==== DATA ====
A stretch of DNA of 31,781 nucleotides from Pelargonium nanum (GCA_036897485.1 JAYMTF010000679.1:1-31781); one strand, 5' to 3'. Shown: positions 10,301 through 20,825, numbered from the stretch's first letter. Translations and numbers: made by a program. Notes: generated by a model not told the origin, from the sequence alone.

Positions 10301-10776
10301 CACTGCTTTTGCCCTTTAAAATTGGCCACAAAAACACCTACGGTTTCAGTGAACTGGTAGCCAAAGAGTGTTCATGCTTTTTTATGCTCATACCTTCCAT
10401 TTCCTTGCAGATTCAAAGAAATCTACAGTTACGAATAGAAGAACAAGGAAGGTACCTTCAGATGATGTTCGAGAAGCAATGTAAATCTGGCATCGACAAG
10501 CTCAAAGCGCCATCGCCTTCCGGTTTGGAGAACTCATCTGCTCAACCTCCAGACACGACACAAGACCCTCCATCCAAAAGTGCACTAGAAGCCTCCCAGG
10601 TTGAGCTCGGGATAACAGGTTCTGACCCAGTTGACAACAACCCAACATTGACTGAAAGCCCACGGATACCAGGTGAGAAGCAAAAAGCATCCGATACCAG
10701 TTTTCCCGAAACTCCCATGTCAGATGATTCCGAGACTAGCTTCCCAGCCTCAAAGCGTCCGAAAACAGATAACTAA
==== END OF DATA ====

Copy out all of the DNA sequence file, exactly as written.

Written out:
A stretch of DNA of 31,781 nucleotides from Pelargonium nanum (GCA_036897485.1 JAYMTF010000679.1:1-31781); one strand, 5' to 3'. Shown: positions 10,301 through 20,825, numbered from the stretch's first letter. Translations and numbers: made by a program. Notes: generated by a model not told the origin, from the sequence alone.

Positions 10301-10776
10301 CACTGCTTTTGCCCTTTAAAATTGGCCACAAAAACACCTACGGTTTCAGTGAACTGGTAGCCAAAGAGTGTTCATGCTTTTTTATGCTCATACCTTCCAT
10401 TTCCTTGCAGATTCAAAGAAATCTACAGTTACGAATAGAAGAACAAGGAAGGTACCTTCAGATGATGTTCGAGAAGCAATGTAAATCTGGCATCGACAAG
10501 CTCAAAGCGCCATCGCCTTCCGGTTTGGAGAACTCATCTGCTCAACCTCCAGACACGACACAAGACCCTCCATCCAAAAGTGCACTAGAAGCCTCCCAGG
10601 TTGAGCTCGGGATAACAGGTTCTGACCCAGTTGACAACAACCCAACATTGACTGAAAGCCCACGGATACCAGGTGAGAAGCAAAAAGCATCCGATACCAG
10701 TTTTCCCGAAACTCCCATGTCAGATGATTCCGAGACTAGCTTCCCAGCCTCAAAGCGTCCGAAAACAGATAACTAA